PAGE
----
The Baseball Writers Association of America will announce on January 4, 2014 who they have chosen for enshrinement in the National Baseball Hall of Fame. Chances are again that Roger Clemens will not receive THE phone call from Cooperstown.
Should he be enshrined?
If you disregard the performance enhancing drug use, then the answer is, “Hell, yes!”
Clemens won 354 games in his 24-year career, struck out 4672 batters and had a career ERA of 3.12, or 43 percent better than league average. Cooperstown was built for Clemens, if you just ignore that he cheated.
So, maybe the better question to ask is can you make a case for Clemens for enshrinement when he pitched clean? The short answer is yes. Here is why:
If you study his complete record, you can see that he likely started using either in his last year with the Boston Red Sox in 1996 or after he signed as a free agent with the Toronto Blue Jays, at 34, in 1997. Clemens went 10-13 his last year with Boston with a 3.63 ERA. Hs first season with the Jays, the record was 21-7 with an ERA of 2.05. His strikeout-per-9 ratio started rising again during 1996, not common as pitchers age, and hit a then career-high of 10.0 in 1997.
If we want to judge his worthiness for Cooperstown, anything after he left the Sox is off the table.
With that in mind, in the 13 seasons Clemens pitched with Boston, his 192-111 record with 2590 strikeouts and an ERA of 3.06 puts him in the driver’s seat for induction. Clemens possessed magical control and kept hitters off base. Allowing 7.6 hits-per-nine and carrying a WHIP of 1.158 from 1984 until 1996 only strengthens his case. His ERA+ was 144 or 44 percent better than the average American League pitcher during that era.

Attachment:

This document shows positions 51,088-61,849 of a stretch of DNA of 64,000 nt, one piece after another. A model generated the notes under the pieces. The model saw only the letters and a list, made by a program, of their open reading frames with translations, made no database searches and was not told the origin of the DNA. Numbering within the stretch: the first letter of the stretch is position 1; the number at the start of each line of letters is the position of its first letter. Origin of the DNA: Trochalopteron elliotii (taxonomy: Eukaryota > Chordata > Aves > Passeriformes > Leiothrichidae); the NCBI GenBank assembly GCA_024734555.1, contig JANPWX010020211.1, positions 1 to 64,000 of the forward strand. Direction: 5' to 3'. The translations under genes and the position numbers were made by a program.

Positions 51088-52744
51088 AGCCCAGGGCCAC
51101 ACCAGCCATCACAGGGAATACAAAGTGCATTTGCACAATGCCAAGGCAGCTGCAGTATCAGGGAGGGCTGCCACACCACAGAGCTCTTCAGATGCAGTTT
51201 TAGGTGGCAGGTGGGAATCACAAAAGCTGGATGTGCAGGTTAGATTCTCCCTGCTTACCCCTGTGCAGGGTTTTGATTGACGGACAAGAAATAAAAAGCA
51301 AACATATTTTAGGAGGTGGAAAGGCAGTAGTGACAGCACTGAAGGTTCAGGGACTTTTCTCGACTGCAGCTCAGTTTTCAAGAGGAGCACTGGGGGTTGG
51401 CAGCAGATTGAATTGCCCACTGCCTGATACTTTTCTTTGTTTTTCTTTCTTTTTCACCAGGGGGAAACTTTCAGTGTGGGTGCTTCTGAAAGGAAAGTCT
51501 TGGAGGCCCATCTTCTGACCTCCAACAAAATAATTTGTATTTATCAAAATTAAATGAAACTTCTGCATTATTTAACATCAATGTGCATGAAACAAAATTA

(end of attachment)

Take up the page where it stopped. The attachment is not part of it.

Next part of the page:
Clemens won three Cy Young Awards, a Most Valuable Player Award for his breakthrough season of 1986 and selected to five All-Star Games. Surprisingly enough, he never pitched a Triple Crown (wins, ERA and strikeout leader) season. (Clemens did that twice in a row with Toronto.)
If Clemens had a career-ending injury after 1996 and never pitched again, you would be hard pressed to say he was short of Cooperstown standards. If he went through a normal career-aging trend, he would have likely won around 250-275 games, easily cleared 3,000 strikeouts and had an ERA under 3.40. Ticket punched.
To go along with being surly, like Barry Bonds, Clemens cannot hide from his PED past. As with Bonds, you can make the solid case that Clemens body of work clean is good enough to get in despite his prickly personality.
However, until a current Hall of Famer comes out as being a doper, or is outed, Clemens will watch every January and be disappointed. Clemens let his ego get in the way and lost. That, however, should not take away the years of dominant pitching he gave to the Boston Red Sox and the four divisional championships they won with him on the mound every fifth day.
*All statistics courtesy of Baseball Reference.
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